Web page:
Yellow-bellied Sapsucker, Saturday Bird Notes, June 6, 2015

Thank you to any who expressed concern due to the lack of mocosocoBirds posts this past week. Besides yours truly simply taking a short break to recharge, there simply was nothing of note to write about. The spring migration of 2015 that wasn’t has left us with a June swoon of people birding the same old places and finding the same old species.

Speaking of spring migration, the Office of the New Jersey State Climatologist at Rutgers University published the monthly temperature and precipitation charts for May and the preceding twelve months.

The precipitation chart is below. As one can see, May 2015 was the third driest on record going back to 1895:
nj_12month_pcp_dep

If you correctly thought the winter months of 2015 in New Jersey were brutally cold, May 2015 partially made up for it. It was the third warmest May since 1895.
nj_12month_temp_dep


Yellow-bellied Sapsucker in Pequannock Township

There are no breeding records for Yellow-bellied Sapsucker (YBSA) in Morris County. It is only since the 1990s that YBSA is an established breeder in New Jersey at all, with records from Sussex County. Is the Yellow-bellied Sapsucker found today at Mountainside Park by Dan Brill another late victim of the spring of 2015? Or a wandering individual looking for new territory to establish?


Nightjars at Split Rock

Last evening, Split Rock Reservoir played host to two interesting species of the twilight, a Common Nighthawk, which hunted insects for 20 minutes directly in front of this viewer, and an Eastern Whip-poor-will, which called in the area of the refurbished dam.


These are just some of the reports for today. View local eBird checklists in the mocosocoBirds region via eBird’s Region Explorer. Use the following links:

The eBird Hotspot Primer is here and can also be accessed via the Hotspot menu item on the mocosocoBirds.com website.


@mocosocoBirds at Twitter is another communications stream. Instant field reports and links of interest are tweeted throughout the day. The latest tweets appear on the sidebar of this page. One can follow mocosocoBirds at Twitter or link to @mocosocoBirds.


Finis


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One Response to Yellow-bellied Sapsucker, Saturday Bird Notes, June 6, 2015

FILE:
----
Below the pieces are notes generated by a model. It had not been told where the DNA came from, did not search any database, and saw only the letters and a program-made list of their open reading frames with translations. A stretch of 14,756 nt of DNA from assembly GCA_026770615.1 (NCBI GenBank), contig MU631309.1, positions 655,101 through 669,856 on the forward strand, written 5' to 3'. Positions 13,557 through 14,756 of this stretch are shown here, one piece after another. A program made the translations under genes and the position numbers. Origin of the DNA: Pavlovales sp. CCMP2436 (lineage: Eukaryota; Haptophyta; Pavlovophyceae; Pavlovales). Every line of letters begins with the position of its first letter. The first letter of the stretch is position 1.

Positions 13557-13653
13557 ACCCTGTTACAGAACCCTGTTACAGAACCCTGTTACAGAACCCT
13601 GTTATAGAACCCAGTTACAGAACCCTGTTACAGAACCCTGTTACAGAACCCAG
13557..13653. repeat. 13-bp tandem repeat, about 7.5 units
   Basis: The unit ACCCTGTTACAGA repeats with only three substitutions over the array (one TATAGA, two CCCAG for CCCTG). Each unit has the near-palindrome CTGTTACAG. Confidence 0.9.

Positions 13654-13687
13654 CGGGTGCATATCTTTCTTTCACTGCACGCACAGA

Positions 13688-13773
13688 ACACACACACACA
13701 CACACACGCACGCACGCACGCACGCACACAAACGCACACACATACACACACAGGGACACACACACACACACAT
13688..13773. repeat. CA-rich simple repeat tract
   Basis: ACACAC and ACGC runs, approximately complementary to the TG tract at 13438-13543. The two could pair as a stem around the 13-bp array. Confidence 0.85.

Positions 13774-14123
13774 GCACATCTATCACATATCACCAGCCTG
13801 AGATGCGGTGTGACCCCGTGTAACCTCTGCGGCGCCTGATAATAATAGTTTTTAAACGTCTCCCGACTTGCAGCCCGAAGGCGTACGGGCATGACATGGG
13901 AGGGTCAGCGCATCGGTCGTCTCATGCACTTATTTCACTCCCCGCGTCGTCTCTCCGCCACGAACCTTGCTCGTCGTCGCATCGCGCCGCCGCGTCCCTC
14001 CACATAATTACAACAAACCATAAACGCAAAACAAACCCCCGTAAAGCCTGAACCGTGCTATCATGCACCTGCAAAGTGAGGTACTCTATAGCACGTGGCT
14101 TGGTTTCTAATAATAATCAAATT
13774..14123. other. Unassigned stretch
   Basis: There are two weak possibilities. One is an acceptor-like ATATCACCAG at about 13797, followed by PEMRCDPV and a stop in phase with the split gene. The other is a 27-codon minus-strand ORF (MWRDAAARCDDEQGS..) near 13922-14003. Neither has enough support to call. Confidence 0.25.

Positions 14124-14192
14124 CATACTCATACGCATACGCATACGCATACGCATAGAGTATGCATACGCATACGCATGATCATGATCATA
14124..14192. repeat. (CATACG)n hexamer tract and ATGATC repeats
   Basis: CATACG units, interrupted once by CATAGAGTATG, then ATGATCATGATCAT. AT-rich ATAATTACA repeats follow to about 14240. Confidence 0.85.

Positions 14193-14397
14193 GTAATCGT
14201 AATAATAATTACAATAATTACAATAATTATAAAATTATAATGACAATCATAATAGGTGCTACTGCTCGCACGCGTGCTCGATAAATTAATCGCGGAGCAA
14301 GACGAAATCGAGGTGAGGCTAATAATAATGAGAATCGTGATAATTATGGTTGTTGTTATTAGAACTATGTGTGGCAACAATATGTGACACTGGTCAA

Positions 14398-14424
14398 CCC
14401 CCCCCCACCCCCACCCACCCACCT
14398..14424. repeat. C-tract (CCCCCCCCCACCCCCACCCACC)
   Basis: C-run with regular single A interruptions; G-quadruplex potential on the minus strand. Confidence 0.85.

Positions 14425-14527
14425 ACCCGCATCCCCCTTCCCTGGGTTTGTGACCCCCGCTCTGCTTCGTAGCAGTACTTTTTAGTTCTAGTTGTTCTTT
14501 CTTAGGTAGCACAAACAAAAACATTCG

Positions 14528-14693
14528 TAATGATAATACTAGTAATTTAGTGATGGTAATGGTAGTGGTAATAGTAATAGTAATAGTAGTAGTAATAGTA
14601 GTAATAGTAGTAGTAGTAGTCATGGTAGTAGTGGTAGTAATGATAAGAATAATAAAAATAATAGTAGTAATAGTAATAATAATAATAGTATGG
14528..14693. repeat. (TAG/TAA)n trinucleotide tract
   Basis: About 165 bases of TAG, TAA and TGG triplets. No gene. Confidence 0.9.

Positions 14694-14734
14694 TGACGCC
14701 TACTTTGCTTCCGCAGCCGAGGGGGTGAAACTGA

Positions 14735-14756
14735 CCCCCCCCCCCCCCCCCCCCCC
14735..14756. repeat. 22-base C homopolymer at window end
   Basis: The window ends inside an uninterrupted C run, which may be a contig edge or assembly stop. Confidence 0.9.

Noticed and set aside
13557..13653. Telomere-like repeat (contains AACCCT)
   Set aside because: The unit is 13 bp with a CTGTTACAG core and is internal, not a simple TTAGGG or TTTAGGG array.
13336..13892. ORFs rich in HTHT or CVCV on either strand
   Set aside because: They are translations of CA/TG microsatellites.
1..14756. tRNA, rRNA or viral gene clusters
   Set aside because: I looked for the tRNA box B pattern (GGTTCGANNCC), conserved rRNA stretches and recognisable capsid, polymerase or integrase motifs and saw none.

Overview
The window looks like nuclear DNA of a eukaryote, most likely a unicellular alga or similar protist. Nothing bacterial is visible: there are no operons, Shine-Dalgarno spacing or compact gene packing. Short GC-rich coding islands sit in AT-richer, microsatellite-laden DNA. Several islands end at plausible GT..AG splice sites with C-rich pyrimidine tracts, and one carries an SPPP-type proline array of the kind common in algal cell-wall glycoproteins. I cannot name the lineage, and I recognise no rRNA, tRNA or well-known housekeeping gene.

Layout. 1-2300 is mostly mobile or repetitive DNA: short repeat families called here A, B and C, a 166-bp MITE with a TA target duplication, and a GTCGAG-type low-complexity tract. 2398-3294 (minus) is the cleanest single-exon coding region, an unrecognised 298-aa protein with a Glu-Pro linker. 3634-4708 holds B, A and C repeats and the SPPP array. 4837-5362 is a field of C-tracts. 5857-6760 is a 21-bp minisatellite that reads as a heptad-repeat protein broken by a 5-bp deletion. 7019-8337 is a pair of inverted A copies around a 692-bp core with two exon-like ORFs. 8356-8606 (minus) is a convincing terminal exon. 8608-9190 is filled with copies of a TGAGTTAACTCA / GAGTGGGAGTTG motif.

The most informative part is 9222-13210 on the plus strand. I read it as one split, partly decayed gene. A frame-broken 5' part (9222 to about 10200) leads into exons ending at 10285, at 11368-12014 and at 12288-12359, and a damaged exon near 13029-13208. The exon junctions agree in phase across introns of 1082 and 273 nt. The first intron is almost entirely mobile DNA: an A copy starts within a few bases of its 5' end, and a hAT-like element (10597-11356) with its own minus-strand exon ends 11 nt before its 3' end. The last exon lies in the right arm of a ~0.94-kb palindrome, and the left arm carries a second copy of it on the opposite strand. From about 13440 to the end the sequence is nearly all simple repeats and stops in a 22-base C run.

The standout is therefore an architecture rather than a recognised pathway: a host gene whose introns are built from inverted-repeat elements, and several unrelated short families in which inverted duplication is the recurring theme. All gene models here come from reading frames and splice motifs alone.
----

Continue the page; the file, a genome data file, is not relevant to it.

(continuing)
1. Larry says:

    “There are no breeding records for Yellow-bellied Sapsucker (YBSA) in Morris County. It is only since the 1990s that YBSA is an established breeder in New Jersey at all, with records from Sussex County. Is the Yellow-bellied Sapsucker found today at Mountainside Park by Dan Brill another late victim of the spring of 2015? Or a wandering individual looking for new territory to establish?”

    Actually I saw Yellow-bellied Sapsucker that very much seemed to be breeding in Rockaway Township back in the late 1980s. The site is in what is now Wildcat Ridge Wildlife Management area in a sort of trailess region (unfortunately ATVs made this unique in other ways hidden spot in the area kind of a playground, chopping into the woods and making trails of sorts and a noisy nuisance starting in the early 90s; it seems to have finally largely gone back to a peaceful spot the last 2-3 years though).

    There are always some sightings that you think it might have been this or that, but you are maybe not 100% sure but this record is a beyond a doubt one. Zero doubt that YBSA in the area during breeding season and a seeming nest hole. Unfortunately I didn’t realize then that this would be considered quite so rare back then and I was mostly into other things and didn’t 100% verify the breeding, but they were there 100% for sure at the right time at the least. I might have gotten a pic of possible nest tree and hole, might be in a box somewhere. The species ID is pretty simple with such solid views and I was extremely familiar with all the woodpeckers of the region.

    Very interestingly, also back then if a different year, a Yellow-bellied Sapsucker drilled a giant sap farm in a healthy, mature, sizable Tulip Tree (you can still see the long columns of drilled sap holes in it to this day). I didn’t think they normally went for such large type trees with such bark, but they obviously do. This spot was about maybe just over 1/4 mile from the site mentioned above and just about 100′ past one of the boundaries of Wildcat Ridge Wildlife Management area (a shame the boundaries were not just 50′ longer as someone moved in a cut down all the 185+ year old bit of the forest that extended onto their property last summer! Such old forest is extremely rare in the NJ Highlands; one other area Lake Valhalla also having some super old highlands forest looks to have had about 200 acres filled with homes sometimes in the last 20-50 years, some is preserved. A bit of a shame as that would’ve been truly remarkable, nothing of that size at near 200 and over age class of forest in natural state any longer exists in the highlands now AFAIK. Side note: NJ Audubon has been pushing a truly damaging logging bill in NJ. Criminal. I no longer support NJ Audubon in the slightest. All about the money they would get for logging surveys. Disgraceful.)

    I could swear there had been talk of them breeding in Sussex pre-1990s by people back then, but maybe not. It seems surprising to read they were only a breeding bird in NJ since the 1990s, anywhere? I could swear there used to be talk about them and some old timers talking about them from decades back. Maybe not.

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